IBM and the Tricky Edges of Outsourcing

Rob Cring­ley reports that IBM Global Ser­vices (includ­ing them unlucky souls from Price­wa­ter­house­C­oop­ers) will go in for mas­sive lay­offs, to the tune of 150,000. Rea­son? Cost effi­cien­cies from off­shoring to India. Which, of course, is bollocks.

Rob Cring­ley reports that IBM Global Ser­vices (includ­ing them unlucky souls from Price­wa­ter­house­C­oop­ers) will go in for mas­sive lay­offs, to the tune of 150,000. Rea­son? The usual. Cost effi­cien­cies from off­shoring to India.

I hate to prick the bal­loon but that can­not, and should not, be the rea­son for such a whop­ping round of lay­offs. I have worked with PwC on the tech­nol­ogy strat­egy side, the "man­age­ment con­sult­ing" bit. This unit of the audit­ing mono­lith was later famously acquired by IBM (after being called "Mon­day" for about a cou­ple of weeks – I bet Wolff Olins, the brand con­sul­tancy, must have made pants of money on that fun lit­tle vaca­tion of imag­i­na­tion). I have since worked in sev­eral dig­i­tal and inter­ac­tive out­fits, more from a marketing/media per­spec­tive, but only gained a bet­ter under­stand­ing of what makes technology-centric com­pa­nies tick. Which is why this announce­ment is a bit dif­fi­cult to comprehend.

What a Tech­nol­ogy Man­ager Should Think Before Outsourcing

Let's say you've got small project. This project has 5 or 6 guys work­ing on it. They've been at it for years, have writ­ten a good bit of the core under­ly­ing plat­form, and as such, know every­thing about it and can gen­er­ally tell you exactly where the prob­lem is if you call them with a problem.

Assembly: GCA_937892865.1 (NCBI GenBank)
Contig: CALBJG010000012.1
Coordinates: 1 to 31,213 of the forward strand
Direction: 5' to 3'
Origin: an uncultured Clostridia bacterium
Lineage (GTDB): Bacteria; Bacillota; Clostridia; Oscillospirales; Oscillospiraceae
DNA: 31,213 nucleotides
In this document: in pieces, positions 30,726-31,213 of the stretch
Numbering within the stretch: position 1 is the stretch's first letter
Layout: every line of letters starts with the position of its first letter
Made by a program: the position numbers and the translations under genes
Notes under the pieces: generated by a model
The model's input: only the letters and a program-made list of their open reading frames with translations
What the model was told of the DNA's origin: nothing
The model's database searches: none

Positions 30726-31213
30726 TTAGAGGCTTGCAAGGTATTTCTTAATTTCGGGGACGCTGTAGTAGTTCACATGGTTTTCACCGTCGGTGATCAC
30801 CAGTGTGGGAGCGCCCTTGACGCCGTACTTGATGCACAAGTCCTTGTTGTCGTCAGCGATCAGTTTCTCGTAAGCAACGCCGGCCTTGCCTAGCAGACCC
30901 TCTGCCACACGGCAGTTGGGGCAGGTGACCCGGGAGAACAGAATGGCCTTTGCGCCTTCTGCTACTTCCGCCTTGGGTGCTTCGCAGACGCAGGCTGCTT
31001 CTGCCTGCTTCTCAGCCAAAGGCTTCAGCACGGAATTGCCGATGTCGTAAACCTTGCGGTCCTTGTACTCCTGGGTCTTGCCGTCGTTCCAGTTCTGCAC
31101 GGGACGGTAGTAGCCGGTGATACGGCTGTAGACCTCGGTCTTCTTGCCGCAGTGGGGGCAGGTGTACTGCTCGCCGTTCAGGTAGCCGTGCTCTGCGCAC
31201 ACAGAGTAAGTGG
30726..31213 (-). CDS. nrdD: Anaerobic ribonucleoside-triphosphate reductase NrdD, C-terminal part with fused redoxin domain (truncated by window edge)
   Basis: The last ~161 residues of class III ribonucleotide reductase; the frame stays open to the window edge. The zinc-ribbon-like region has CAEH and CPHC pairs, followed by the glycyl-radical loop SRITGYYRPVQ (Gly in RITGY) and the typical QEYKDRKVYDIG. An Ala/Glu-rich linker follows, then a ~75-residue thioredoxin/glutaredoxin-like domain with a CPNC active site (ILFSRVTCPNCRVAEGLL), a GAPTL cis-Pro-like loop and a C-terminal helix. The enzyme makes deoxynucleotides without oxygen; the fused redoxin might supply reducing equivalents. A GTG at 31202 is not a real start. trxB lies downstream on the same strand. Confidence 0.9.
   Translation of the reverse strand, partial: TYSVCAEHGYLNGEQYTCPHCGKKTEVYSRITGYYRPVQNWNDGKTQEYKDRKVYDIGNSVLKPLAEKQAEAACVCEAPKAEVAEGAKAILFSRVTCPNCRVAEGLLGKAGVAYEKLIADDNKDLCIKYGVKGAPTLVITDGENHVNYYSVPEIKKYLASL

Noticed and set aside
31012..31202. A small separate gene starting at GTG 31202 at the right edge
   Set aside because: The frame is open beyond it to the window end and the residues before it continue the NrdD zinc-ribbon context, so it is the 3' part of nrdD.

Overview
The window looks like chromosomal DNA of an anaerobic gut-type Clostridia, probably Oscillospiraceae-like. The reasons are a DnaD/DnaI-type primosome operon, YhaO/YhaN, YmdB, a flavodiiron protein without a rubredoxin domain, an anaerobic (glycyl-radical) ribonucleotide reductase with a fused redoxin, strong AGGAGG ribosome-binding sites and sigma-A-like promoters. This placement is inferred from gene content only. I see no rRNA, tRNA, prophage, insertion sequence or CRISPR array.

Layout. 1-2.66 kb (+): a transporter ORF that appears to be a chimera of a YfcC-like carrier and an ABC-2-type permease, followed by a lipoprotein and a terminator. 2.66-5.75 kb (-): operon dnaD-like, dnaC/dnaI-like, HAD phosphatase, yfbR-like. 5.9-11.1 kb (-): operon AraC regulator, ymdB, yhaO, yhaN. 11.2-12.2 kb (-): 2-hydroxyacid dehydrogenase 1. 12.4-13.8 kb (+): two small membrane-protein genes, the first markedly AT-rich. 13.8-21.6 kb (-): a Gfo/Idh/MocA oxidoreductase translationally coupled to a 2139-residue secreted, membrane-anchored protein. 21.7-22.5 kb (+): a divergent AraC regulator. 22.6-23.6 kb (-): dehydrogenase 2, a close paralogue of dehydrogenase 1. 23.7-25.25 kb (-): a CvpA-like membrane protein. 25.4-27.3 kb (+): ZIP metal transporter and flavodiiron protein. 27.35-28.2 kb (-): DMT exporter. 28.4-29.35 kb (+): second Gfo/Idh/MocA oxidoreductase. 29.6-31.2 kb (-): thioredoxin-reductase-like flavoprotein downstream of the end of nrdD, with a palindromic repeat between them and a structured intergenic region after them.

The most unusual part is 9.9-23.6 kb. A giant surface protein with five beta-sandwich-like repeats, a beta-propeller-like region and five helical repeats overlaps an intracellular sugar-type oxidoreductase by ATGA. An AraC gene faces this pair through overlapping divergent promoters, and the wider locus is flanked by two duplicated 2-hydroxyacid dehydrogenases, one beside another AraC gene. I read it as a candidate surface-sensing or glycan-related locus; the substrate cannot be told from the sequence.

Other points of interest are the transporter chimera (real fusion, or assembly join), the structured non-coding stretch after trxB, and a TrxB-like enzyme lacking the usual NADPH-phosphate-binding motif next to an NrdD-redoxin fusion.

Now you fire all those guys and hire a bunch of guys from some Bal­akam­bas­tan at 1/6 the orig­i­nal team's salary. Even if the orig­i­nal team hangs around to train the new guys, the new guys have to ramp up from scratch. And you can rest assured, these kinds of han­dovers are sel­dom whole-hearted. Even if this new breed of cheap pro­gram­mers is excel­lent, it's going to take the team a good 6 months to a year to get com­fort­able with any decent sized code, regard­less of how stun­ning the doc­u­men­ta­tion is. Dur­ing that time the over­all appli­ca­tion design will get slightly worse as they try to imple­ment new fea­tures in ways that don't fit in with the orig­i­nal appli­ca­tion design.

In the mean time you've got 150 other tech com­pa­nies real­iz­ing that peo­ple in the rapidly grow­ing mar­ket of Bal­akam­bas­tan will work for peanuts and they'll all move in to the coun­try. Now your new team of pro­gram­mers are real­iz­ing that they can get more peanuts if they do the same sort of job hop­ping that was preva­lent in the 90s dot­com hey­days to get more peanuts. So over the course of the next year your new team is replaced by even newer peo­ple, whom you have to pay a lot more money, and who are com­pletely unfa­mil­iar with your code base again.

So now you're pay­ing your lat­est bunch of Bal­akam­bas­ta­nis as much as you were pay­ing your orig­i­nal pro­gram­ming team, but these new guys have lit­tle to no expe­ri­ence with your code base. Well done!

The truth is — you can only save money in this man­ner if you buy into the delu­sion that peo­ple are plug­gable resources, or that expe­ri­ence counts for noth­ing (yes, I have also seen peo­ple with 30 years of use­less expe­ri­ence, but I speak of actual, good qual­ity expe­ri­ence here). To peo­ple who believe that in the­ory you can get as much done with a sum­mer intern as you can with some­one with 20 years of tech­ni­cal expe­ri­ence, my sim­ple advice: give it a shot. One of my favorite quotes:

If you think edu­ca­tion is expen­sive, try igno­rance. — Derek Bok

Out­sourc­ing is great and all, but done en masse, and with such stu­por, it only reflects the sense­less mis­man­age­ment of a giant cor­po­ra­tion. Stop by ibmem­ployee and you will see wherein lies the real malaise of a giant blun­der of this nature. A pic­ture is worth a thou­sand words:

The real issue with IBM